Greenberg has performed, taught and lectured extensively across North America and Europe. He is currently music historian-in-residence with San Francisco Performances, where he has lectured and performed since 1994. He has served on the faculties of the University of California at Berkeley, California State University East Bay, and the San Francisco Conservatory of Music, where he chaired the Department of Music History and Literature from 1989-2001 and served as the Director of the Adult Extension Division from 1991–1996. Greenberg has lectured for some of the most prestigious musical and arts organizations in the United States, including the San Francisco Symphony (where for ten years he was host and lecturer for the Symphony's nationally acclaimed “Discovery Series”), The Chautauqua Institute (where he was the Everett Scholar-in-Residence during the 2006 season), the Ravinia Festival, Lincoln Center for the Performing Arts, the Van Cliburn Foundation, the Nasher Sculpture Center, the Dallas Symphony Orchestra, the Hartford Symphony Orchestra, Villa Montalvo, Music @ Menlo, and the University of British Columbia (where he was the Dal Grauer Lecturer in September of 2006). In addition, Greenberg is a sought after lecturer for businesses and business schools. For ten years he was on the faculty of the Advanced Management Program at the University of Pennsylvania’s Wharton School of Business. In addition he has spoken for such diverse organizations as S.C. Johnson, Canadian Pacific, Deutsche Bank, the University of California/Haas School of Business Executive Seminar, the University of Chicago Graduate School of Business, Harvard Business School Publishing, Kaiser-Permanente, the Strategos Institute, Quintiles Transnational, the Young Presidents’ Organization, the World Presidents’ Organization, and the Commonwealth Club of San Francisco. Greenberg has been profiled in The Wall Street Journal, INC. Magazine, the Times of London, The Los Angeles Times, The Christian Science Monitor, The San Francisco Chronicle, The San Jose Mercury News, The University of California Alumni Magazine, Princeton Alumni Weekly, and Diablo Magazine. For fifteen years Greenberg was the resident composer and music historian to National Public Radio’s Weekend All Things Considered and Weekend Edition, Sunday with Liane Hansen.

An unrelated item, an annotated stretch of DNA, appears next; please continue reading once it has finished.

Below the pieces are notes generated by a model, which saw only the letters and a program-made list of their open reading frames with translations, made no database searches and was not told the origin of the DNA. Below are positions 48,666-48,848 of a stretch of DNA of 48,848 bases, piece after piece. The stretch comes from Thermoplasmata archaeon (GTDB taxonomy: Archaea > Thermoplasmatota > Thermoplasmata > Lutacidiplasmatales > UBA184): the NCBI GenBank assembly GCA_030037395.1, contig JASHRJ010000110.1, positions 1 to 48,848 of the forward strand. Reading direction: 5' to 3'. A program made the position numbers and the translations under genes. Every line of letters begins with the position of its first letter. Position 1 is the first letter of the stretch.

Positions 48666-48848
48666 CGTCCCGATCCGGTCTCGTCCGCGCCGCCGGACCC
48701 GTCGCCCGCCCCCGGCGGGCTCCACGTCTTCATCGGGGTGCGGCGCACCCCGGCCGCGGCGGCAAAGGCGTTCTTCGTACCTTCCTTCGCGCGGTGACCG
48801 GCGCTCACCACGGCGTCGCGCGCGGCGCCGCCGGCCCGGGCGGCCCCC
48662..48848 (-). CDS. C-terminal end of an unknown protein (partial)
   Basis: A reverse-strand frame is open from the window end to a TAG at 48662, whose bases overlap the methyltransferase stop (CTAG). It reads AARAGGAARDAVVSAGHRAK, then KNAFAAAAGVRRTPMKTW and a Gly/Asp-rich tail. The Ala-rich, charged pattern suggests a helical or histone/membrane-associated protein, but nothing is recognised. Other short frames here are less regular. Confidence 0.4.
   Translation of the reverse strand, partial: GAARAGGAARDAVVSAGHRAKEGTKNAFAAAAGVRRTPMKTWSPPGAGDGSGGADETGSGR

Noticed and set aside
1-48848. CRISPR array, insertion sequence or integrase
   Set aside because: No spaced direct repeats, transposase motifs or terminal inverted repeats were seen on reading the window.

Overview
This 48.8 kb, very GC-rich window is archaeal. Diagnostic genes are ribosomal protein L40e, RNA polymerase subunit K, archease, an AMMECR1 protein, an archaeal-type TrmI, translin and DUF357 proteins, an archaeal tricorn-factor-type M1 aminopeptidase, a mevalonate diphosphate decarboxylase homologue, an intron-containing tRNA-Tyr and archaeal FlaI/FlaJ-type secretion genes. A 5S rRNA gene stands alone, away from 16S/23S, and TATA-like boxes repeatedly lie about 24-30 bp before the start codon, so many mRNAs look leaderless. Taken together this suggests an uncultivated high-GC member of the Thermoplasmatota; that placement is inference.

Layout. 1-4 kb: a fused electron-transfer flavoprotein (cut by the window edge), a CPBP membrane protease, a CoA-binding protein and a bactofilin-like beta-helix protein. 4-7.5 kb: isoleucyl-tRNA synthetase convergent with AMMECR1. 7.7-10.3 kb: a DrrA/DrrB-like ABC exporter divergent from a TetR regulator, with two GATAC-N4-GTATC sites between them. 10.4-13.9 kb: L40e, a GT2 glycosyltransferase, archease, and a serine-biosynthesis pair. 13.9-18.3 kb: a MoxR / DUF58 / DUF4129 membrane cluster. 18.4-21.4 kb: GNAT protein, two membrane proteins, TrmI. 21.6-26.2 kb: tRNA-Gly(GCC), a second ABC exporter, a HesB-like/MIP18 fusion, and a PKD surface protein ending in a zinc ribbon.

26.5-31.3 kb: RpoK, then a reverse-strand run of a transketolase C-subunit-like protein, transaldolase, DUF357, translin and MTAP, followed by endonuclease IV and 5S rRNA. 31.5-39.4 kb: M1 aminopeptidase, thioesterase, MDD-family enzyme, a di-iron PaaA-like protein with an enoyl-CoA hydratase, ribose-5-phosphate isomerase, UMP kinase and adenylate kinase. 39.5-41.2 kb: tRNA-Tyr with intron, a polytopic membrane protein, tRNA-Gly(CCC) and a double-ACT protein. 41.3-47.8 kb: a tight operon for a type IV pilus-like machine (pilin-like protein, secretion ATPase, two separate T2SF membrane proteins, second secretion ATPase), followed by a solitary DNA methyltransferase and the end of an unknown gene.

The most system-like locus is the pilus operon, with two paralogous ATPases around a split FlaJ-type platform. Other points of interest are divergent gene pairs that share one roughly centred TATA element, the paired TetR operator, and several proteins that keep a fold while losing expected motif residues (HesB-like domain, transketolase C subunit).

In February 2003, The Bangor Daily News (Maine) referred to Greenberg as the “Elvis of music history and appreciation,” an appraisal that has given more pleasure than any other.